Holocaust Survivors and the State of Israel

“As long as our – the survivors’ – candle is burning, we must use its light to learn, draw conclusions from, internalize, and apply the lessons we have learned as much as possible.”

Israel Meir Lau

Chief Rabbi Lau speaks on Holocaust Remembrance Day

Rabbi Israel Meir Lau is the Chairman of the Yad Vashem Council and former Chief Rabbi of the State of Israel and Tel Aviv-Yaffo.

Israel Meir Lau was born in 1937 in Piotrków Trybunalski, Poland. In 1942, the majority of the city’s Jews were deported to Treblinka. Among the victims was the rabbi of Piotrków, Israel’s father Rabbi Moshe Chaim Lau. Israel, at the time a five-year-old known as "Lulek," was saved from deportation by a series of rescuers – Jews and non-Jews. In November 1944, during a selection, his mother Chaya succeeded in pairing him with his older brother Naphtali, who was sent to a labor camp. Chaya was murdered in Ravensbrueck. Lulek was deported along with Naphtali to the Czestochowa slave labor camp and from there to Buchenwald. At the age of eight he was liberated in Buchenwald by American forces.

In the summer of 1945, Israel and Naphtali immigrated to Eretz Israel (British Mandatory Palestine). Israel studied in various Torah and Talmudic academies, and began to work as a teacher of the Bible. The 38th generation in an unbroken family chain of rabbis, he filled rabbinic posts in numerous synagogues and neighborhoods. He was appointed Chief Rabbi of Netanya, and then of Tel Aviv-Jaffa, and served as a member of the Chief Rabbinical Council. Between the years 1999-2003, Rabbi Lau served as the Ashkenazic Chief Rabbi of Israel, subsequently returning to his position of Chief Rabbi of Tel Aviv-Jaffa.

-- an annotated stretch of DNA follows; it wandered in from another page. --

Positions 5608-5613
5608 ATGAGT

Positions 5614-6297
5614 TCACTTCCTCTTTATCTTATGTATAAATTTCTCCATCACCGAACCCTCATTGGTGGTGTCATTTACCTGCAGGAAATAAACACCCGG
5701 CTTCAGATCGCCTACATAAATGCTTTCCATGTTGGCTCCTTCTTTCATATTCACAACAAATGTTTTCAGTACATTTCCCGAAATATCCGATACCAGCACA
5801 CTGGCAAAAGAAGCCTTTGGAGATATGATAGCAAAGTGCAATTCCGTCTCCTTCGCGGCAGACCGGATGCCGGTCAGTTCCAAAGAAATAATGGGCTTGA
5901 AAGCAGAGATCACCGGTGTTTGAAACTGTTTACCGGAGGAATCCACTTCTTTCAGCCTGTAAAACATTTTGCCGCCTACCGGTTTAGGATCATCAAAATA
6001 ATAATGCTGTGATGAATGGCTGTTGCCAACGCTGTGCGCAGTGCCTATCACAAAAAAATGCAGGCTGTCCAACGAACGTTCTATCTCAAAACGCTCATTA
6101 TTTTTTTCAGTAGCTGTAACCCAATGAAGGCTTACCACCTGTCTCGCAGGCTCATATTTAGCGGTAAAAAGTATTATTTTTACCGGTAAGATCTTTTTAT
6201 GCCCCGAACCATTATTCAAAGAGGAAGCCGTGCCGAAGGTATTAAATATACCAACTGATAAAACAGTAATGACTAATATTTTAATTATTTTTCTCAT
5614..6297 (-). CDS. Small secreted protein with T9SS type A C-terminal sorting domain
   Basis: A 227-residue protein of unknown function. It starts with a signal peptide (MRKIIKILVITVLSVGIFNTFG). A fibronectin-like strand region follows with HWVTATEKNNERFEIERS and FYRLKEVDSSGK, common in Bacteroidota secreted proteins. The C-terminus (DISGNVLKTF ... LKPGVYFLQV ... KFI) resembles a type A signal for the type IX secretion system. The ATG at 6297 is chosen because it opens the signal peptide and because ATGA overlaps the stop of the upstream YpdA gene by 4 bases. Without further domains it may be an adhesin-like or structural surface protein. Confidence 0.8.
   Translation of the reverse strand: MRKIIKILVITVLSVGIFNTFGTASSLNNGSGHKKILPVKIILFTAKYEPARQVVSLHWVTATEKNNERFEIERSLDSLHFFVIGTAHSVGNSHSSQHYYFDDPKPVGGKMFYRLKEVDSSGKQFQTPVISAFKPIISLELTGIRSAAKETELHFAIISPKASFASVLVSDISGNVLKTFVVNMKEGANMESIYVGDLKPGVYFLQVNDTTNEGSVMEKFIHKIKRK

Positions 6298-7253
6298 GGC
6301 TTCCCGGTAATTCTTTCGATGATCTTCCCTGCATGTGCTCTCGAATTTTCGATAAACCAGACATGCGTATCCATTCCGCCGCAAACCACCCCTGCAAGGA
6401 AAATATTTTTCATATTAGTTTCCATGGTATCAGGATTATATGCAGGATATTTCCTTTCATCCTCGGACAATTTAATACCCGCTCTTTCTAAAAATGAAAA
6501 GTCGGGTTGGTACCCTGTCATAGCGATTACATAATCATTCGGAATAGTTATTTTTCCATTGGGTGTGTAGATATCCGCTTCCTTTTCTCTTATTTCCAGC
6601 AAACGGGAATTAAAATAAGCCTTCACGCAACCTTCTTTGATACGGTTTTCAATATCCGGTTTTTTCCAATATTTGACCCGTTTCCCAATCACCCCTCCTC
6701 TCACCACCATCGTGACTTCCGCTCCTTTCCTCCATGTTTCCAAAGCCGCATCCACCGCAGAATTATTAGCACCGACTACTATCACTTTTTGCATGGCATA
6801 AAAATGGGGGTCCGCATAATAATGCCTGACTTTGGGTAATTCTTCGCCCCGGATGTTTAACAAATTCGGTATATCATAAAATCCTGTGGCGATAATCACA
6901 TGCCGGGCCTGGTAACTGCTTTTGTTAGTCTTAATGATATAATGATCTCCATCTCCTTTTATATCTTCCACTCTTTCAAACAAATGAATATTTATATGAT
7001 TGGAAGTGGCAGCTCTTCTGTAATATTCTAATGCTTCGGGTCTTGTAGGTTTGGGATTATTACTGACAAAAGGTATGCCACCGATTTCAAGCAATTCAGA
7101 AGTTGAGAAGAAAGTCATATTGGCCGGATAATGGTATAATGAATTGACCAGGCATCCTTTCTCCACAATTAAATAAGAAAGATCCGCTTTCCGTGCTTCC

As a Shoah survivor and Yad Vashem Council Chairman, Rabbi Lau deals intensively with Holocaust memory and commemoration through numerous worldwide appearances and writings, including his best-selling autobiography Out of the Depths. During his tenure as Chief Rabbi of Israel he worked to establish closer ties with various non-Jewish religious communities, ties that he still continues to strengthen.

Rabbi Lau is married and has eight children and many descendants. He is the author of numerous works on Jewish law and tradition. In 2005, Rabbi Lau received the Israel Prize for Lifetime Achievement.